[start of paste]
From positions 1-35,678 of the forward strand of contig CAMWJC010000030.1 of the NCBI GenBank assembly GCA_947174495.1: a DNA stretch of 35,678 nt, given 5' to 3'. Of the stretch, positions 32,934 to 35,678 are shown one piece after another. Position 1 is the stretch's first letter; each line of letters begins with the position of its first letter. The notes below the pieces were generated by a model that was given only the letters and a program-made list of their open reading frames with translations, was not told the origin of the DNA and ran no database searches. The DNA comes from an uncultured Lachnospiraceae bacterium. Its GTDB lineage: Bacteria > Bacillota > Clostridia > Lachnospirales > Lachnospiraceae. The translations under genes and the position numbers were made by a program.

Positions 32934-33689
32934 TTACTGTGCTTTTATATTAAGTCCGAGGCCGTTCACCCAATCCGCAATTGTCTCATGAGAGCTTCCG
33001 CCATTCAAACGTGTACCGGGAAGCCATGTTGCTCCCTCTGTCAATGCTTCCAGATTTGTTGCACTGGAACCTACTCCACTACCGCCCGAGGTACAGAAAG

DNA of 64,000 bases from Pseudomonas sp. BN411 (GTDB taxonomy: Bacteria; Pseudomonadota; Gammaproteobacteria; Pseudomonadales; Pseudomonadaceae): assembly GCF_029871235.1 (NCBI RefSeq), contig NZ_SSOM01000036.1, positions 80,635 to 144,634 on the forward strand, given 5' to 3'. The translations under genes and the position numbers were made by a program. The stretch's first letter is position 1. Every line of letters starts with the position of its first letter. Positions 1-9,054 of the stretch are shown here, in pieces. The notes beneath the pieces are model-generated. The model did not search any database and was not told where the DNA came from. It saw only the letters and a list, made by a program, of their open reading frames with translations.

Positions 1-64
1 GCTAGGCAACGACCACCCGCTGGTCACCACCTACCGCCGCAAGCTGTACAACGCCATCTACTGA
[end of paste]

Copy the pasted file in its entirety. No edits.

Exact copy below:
From positions 1-35,678 of the forward strand of contig CAMWJC010000030.1 of the NCBI GenBank assembly GCA_947174495.1: a DNA stretch of 35,678 nt, given 5' to 3'. Of the stretch, positions 32,934 to 35,678 are shown one piece after another. Position 1 is the stretch's first letter; each line of letters begins with the position of its first letter. The notes below the pieces were generated by a model that was given only the letters and a program-made list of their open reading frames with translations, was not told the origin of the DNA and ran no database searches. The DNA comes from an uncultured Lachnospiraceae bacterium. Its GTDB lineage: Bacteria > Bacillota > Clostridia > Lachnospirales > Lachnospiraceae. The translations under genes and the position numbers were made by a program.

Positions 32934-33689
32934 TTACTGTGCTTTTATATTAAGTCCGAGGCCGTTCACCCAATCCGCAATTGTCTCATGAGAGCTTCCG
33001 CCATTCAAACGTGTACCGGGAAGCCATGTTGCTCCCTCTGTCAATGCTTCCAGATTTGTTGCACTGGAACCTACTCCACTACCGCCCGAGGTACAGAAAG

DNA of 64,000 bases from Pseudomonas sp. BN411 (GTDB taxonomy: Bacteria; Pseudomonadota; Gammaproteobacteria; Pseudomonadales; Pseudomonadaceae): assembly GCF_029871235.1 (NCBI RefSeq), contig NZ_SSOM01000036.1, positions 80,635 to 144,634 on the forward strand, given 5' to 3'. The translations under genes and the position numbers were made by a program. The stretch's first letter is position 1. Every line of letters starts with the position of its first letter. Positions 1-9,054 of the stretch are shown here, in pieces. The notes beneath the pieces are model-generated. The model did not search any database and was not told where the DNA came from. It saw only the letters and a list, made by a program, of their open reading frames with translations.

Positions 1-64
1 GCTAGGCAACGACCACCCGCTGGTCACCACCTACCGCCGCAAGCTGTACAACGCCATCTACTGA